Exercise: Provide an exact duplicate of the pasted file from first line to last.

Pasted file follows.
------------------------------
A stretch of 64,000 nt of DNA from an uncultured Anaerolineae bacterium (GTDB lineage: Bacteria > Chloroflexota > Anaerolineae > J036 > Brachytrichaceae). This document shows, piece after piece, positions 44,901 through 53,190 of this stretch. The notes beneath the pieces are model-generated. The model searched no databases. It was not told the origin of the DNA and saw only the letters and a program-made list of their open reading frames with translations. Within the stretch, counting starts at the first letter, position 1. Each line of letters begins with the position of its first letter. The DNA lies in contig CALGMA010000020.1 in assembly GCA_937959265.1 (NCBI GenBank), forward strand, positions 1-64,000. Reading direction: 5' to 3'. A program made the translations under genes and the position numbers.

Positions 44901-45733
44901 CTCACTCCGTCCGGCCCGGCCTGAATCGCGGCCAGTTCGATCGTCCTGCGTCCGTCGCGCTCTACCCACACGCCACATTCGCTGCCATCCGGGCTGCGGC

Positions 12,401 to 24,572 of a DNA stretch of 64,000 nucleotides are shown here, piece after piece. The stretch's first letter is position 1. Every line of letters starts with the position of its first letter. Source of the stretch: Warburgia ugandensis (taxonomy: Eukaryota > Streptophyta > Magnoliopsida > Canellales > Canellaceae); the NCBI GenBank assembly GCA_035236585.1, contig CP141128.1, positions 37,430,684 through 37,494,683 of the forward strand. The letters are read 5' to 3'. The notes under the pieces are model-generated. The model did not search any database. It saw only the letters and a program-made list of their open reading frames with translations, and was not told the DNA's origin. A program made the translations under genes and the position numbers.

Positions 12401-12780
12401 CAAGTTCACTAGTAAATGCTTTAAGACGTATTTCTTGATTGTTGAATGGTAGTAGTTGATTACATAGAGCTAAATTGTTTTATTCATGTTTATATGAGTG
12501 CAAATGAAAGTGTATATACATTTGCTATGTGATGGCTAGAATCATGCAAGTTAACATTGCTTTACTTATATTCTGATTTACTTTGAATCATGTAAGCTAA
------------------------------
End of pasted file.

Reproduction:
A stretch of 64,000 nt of DNA from an uncultured Anaerolineae bacterium (GTDB lineage: Bacteria > Chloroflexota > Anaerolineae > J036 > Brachytrichaceae). This document shows, piece after piece, positions 44,901 through 53,190 of this stretch. The notes beneath the pieces are model-generated. The model searched no databases. It was not told the origin of the DNA and saw only the letters and a program-made list of their open reading frames with translations. Within the stretch, counting starts at the first letter, position 1. Each line of letters begins with the position of its first letter. The DNA lies in contig CALGMA010000020.1 in assembly GCA_937959265.1 (NCBI GenBank), forward strand, positions 1-64,000. Reading direction: 5' to 3'. A program made the translations under genes and the position numbers.

Positions 44901-45733
44901 CTCACTCCGTCCGGCCCGGCCTGAATCGCGGCCAGTTCGATCGTCCTGCGTCCGTCGCGCTCTACCCACACGCCACATTCGCTGCCATCCGGGCTGCGGC

Positions 12,401 to 24,572 of a DNA stretch of 64,000 nucleotides are shown here, piece after piece. The stretch's first letter is position 1. Every line of letters starts with the position of its first letter. Source of the stretch: Warburgia ugandensis (taxonomy: Eukaryota > Streptophyta > Magnoliopsida > Canellales > Canellaceae); the NCBI GenBank assembly GCA_035236585.1, contig CP141128.1, positions 37,430,684 through 37,494,683 of the forward strand. The letters are read 5' to 3'. The notes under the pieces are model-generated. The model did not search any database. It saw only the letters and a program-made list of their open reading frames with translations, and was not told the DNA's origin. A program made the translations under genes and the position numbers.

Positions 12401-12780
12401 CAAGTTCACTAGTAAATGCTTTAAGACGTATTTCTTGATTGTTGAATGGTAGTAGTTGATTACATAGAGCTAAATTGTTTTATTCATGTTTATATGAGTG
12501 CAAATGAAAGTGTATATACATTTGCTATGTGATGGCTAGAATCATGCAAGTTAACATTGCTTTACTTATATTCTGATTTACTTTGAATCATGTAAGCTAA